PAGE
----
“I’ve been invited to Stagecoach,” a text chimes in from my daughter, a senior in high school. “Can I go?”
It’s Tuesday and I’m not prepared for this. I thought we had dodged that bullet of summer music festivals.
Stagecoach is an annual weekend-long outdoor country music festival, located just outside of Palm Springs, CA. The latest of its kind, it draws a crowd of over 200,000—as well as alcohol, drugs, flannel shirts, Daisy Dukes, and cowboy boots. I will admit it’s known to be tamer than its sister show, Coachella. But my baby would be headed to the desert without me, wearing shorts fit for a two-year-old.
Our back-and-forth revealed the details: she would leave in three days, no adults would be with her group (well, aside from six 18-year-olds—what could go wrong?), a mix of boys and girls staying in a rented condo. She would spend her saved money. Her excitement was palpable.
And just like that, reality is sitting in my lap, its chubby arms around my neck, staring at me under thick, sun-bleached, blunt-cut bangs, just as she once had. Oh, man. We’re here.
She will be away at school in four months facing these same pressures, experiencing this same freedom. “If you say no out of fear, you’re prolonging the inevitable: she is leaving the nest,” I tell myself.“You have to trust the work you’ve done and be prepared not to like everything that happens along the way.”
To this point, we have mostly been focused on very important things about going to school. Things like nailing down the perfect wall tapestry, as well as a functional laundry basket and bathroom caddy. Our last visit to her college town included locating the nearest Emergency Room, Urgent Care, and drug store. “Check it out! If you run out of kitchen staples they have a whole aisle here,” I told her. “You can even get a little wreath for your front door.”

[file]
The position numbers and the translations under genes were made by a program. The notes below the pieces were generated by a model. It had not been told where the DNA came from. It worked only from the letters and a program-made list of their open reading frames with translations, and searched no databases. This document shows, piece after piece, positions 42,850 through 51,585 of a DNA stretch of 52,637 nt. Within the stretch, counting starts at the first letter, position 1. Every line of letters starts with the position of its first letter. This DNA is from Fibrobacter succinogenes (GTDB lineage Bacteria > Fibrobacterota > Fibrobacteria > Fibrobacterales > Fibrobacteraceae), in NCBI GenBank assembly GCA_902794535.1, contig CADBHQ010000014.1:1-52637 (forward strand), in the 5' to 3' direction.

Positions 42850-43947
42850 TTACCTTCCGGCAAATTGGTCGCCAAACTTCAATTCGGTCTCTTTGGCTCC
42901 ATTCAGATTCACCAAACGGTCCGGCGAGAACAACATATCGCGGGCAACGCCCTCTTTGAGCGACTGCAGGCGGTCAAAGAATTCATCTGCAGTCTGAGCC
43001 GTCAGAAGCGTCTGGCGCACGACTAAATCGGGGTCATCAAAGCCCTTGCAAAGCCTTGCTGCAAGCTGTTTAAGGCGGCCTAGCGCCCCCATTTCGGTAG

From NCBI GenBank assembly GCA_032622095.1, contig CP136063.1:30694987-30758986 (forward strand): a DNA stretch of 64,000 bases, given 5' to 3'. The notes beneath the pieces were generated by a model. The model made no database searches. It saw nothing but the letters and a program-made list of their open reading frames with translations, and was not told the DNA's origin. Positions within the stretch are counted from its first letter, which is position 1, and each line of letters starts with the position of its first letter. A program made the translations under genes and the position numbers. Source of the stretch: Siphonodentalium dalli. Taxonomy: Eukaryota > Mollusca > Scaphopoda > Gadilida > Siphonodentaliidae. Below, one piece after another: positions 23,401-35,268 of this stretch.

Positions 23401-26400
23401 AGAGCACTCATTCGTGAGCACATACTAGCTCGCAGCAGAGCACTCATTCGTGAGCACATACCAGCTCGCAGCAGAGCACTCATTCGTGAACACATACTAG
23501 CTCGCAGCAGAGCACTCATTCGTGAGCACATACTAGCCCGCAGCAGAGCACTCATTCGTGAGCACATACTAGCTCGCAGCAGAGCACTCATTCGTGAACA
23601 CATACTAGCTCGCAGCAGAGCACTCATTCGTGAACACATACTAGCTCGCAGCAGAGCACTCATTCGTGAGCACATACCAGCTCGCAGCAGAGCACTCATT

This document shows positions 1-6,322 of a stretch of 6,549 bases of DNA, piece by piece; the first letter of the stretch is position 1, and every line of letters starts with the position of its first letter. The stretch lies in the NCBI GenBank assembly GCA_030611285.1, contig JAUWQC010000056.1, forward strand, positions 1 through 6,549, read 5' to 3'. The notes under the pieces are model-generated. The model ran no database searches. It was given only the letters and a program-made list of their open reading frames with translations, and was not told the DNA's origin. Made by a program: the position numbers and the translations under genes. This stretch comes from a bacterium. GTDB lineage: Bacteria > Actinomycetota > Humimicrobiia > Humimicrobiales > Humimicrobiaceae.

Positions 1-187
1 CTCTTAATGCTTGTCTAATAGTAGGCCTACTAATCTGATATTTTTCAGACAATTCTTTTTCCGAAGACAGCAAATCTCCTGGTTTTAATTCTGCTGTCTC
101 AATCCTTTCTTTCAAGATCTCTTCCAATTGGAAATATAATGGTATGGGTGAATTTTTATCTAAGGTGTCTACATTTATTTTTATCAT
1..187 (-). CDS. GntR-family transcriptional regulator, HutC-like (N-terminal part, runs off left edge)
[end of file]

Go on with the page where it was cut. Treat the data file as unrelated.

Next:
Only every now and then do I allow myself to go THERE. The other side of college life—the side I don’t like to imagine. But she will undoubtedly be exposed to it all. She’ll see people drink way too much and have to know how to respond. She, herself, may drink too much. She may be at the mercy of others and their judgment (please let them make good choices). She’ll need to be aware of people trying to drug her or her friends, she will need to protect herself against date rape, drinking and driving, and all sorts of drugs she has probably never seen. It makes my head spin. It makes me take inventory of the discussions, the lessons, and all the work to this point. Have we prepared her for this?
My kid leaving for college feels like going to bed at night and leaving my front door wide open. This is my first taste of that vulnerability and I don’t love it. But, I am choosing to trust. To trust my child and trust the world around her.
So, to all of the parents out there dealing with summer music festivals and freshman year of college, and the fears of sending your kid into the wild, I salute you. We can do this. We will do this, one Tuesday, one scary weekend, and one next-big-step at a time.